“The Texas State Board of Education (SBOE) wrapped up their decision to maintain Mexican American studies on an elective status and not to elevate it into mandated coursework on April 11 despite a strong push from activists, who also worked overtime in creating a false perception that Texas was living in the Stone Age by not offering ethnic study classes at all.  Breitbart Texas reported on the situation; however, a lot of other headlines rallied behind this erroneous narrative.”

Sen. Dan Patrick has been  in lockstep with Democrats with every bill he has sponsored, pushed or passed. 

From SB6 to HB5 and even in creating the Illusion of No Common Core in lock step with Democrats with HB462! 
Case in point!
Screen Shot 2014-04-14 at 1.33.42 PMDid you know…. The Hispanic Caucus with over 50 legislators, including 11 senators, signed a letter to the State Board of Education (SBOE) demanding that the SBOE vote to develop a Mexican American Studies Course. Thankfully they did not. But they have as reported by Donna Garner below given validity to Hyphenated-American Studies courses in our public school. Which as I have said before is a vote to divide not a vote to unite us as Texans and Americans. 
By Donna Garner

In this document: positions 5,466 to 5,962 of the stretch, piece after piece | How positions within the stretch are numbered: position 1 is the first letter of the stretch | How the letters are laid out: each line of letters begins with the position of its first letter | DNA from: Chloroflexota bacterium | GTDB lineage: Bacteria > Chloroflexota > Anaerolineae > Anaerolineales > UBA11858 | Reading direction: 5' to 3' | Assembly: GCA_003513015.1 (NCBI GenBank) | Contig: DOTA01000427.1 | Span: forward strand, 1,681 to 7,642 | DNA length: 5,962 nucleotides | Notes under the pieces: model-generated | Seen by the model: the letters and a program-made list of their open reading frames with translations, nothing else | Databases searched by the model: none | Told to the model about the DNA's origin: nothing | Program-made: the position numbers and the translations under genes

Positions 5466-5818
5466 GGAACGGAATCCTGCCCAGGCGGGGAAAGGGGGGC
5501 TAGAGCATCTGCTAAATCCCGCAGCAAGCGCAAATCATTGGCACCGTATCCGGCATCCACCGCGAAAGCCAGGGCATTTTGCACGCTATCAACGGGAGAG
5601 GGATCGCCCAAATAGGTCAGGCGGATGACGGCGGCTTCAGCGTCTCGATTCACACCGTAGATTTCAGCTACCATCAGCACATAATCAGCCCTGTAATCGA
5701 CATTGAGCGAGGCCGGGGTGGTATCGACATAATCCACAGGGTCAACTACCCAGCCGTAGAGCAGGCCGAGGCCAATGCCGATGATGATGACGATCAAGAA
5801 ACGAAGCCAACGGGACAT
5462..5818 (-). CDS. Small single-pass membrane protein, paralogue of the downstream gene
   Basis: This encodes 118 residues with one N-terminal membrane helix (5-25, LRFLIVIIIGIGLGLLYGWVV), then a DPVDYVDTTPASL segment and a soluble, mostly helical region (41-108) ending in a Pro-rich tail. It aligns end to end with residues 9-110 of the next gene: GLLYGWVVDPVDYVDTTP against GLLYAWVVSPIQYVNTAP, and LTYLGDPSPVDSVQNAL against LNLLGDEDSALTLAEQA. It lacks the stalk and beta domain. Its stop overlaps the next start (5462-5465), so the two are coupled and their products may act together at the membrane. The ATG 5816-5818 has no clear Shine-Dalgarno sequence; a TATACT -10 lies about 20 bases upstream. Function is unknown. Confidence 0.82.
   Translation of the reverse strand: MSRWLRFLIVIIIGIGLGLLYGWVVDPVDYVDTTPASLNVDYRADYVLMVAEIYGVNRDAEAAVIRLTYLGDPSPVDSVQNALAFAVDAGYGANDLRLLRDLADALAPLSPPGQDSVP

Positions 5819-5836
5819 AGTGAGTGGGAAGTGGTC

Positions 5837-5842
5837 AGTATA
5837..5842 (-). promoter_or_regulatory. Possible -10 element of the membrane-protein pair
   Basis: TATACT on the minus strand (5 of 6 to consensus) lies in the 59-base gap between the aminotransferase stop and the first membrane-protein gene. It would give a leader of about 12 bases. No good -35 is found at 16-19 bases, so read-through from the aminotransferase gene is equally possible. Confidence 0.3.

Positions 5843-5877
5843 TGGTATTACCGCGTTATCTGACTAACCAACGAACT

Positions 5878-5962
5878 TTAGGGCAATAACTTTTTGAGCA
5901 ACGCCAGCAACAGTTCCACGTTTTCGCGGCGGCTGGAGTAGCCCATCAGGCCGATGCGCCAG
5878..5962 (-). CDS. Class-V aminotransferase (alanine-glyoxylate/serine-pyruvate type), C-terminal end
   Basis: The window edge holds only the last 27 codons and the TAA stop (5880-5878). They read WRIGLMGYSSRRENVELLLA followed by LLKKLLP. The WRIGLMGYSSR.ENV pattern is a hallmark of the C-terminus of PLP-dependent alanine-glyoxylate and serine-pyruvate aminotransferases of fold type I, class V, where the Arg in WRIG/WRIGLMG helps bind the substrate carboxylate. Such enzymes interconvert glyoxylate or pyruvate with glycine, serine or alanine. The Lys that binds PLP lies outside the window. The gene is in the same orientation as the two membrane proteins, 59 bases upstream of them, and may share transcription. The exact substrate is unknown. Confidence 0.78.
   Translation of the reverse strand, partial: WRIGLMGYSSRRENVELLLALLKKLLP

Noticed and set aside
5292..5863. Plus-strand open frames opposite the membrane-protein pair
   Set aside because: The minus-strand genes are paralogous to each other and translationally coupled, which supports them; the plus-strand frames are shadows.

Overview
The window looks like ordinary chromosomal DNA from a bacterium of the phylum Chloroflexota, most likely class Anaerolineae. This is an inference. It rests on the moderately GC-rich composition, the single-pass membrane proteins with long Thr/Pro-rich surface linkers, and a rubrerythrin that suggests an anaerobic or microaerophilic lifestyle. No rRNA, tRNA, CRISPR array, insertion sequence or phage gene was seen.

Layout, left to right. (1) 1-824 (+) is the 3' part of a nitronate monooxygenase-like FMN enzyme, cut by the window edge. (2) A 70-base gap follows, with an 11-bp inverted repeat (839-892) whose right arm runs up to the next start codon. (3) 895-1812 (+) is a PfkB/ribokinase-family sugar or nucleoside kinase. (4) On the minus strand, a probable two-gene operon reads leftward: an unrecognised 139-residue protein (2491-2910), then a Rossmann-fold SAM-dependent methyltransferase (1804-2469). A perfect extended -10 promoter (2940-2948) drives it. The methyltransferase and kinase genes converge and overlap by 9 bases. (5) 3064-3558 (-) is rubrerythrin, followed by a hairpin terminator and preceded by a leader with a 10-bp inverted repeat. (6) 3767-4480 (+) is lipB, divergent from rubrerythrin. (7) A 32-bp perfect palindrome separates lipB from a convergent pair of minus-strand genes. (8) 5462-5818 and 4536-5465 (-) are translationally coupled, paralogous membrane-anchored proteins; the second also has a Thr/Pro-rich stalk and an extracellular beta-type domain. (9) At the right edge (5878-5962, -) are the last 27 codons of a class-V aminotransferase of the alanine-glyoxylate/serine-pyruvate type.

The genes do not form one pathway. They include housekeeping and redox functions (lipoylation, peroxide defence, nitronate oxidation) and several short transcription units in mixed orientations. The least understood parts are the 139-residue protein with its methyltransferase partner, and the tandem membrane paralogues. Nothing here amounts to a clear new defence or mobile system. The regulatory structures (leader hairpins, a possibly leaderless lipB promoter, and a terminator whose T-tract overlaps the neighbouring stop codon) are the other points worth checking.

Texas State Board of Education completed its final vote on the issue of whether or not to adopt at the state level hyphenated-American studies courses for our public schools. The Motion actually occurred when the SBOE voted on instructional materials to be included under Proclamation 2016. (The term “Proclamation 2016” means the newly produced textbooks – instructional materials – that will reach students’ classrooms in 2016.)
The SBOE voted 12 to 2 (Bradley and Miller) with 1 absent (Mercer) “To amend Proclamation 2016 to include a call for instructional materials for Special Topics in Social Studies including but not limited to [wording added today] Mexican-American Studies, African-American Studies, Native-American Studies, and Asian-American Studies.” 
 
In reality, the Special Topics in Social Studies has been a part of the Social Studies TEKS (Texas’ curriculum standards) since 2010, and school districts have been allowed to develop new Social Studies courses so long as they follow the TEKS.(Link to TEKS for Special Topics in Social Studies:  http://ritter.tea.state.tx.us/rules/tac/chapter113/ch113c.html#113.47
 
What the SBOE members who voted for the Motion hoped to do was to encourage publishers to produce instructional materials (IM’s – textbooks, ancillary materials, digitized materials, etc.) under the wording listed in the Motion (“Mexican-American Studies,” etc.) and to put those IM’s through the state-level, SBOE-public-adoption process.
During the meeting, SBOE Chair Barbara Cargill put out a plea for publishers to submit their IM’s under this new Motion. She said that during this last SBOE adoption process (K-12 Science, Math, and Technology Applications), 800 IM’s did not go through the public vetting process, allowing school districts to purchase them through the provisions in SB 6.  Some 416 products successfully completed the SBOE public vetting process. Cargill explained that she thought publishers would want to put their Proclamation 2016 products through the public vetting process so that errors could be found/corrected and documentation provided to show that at least 50% of the TEKS had been met.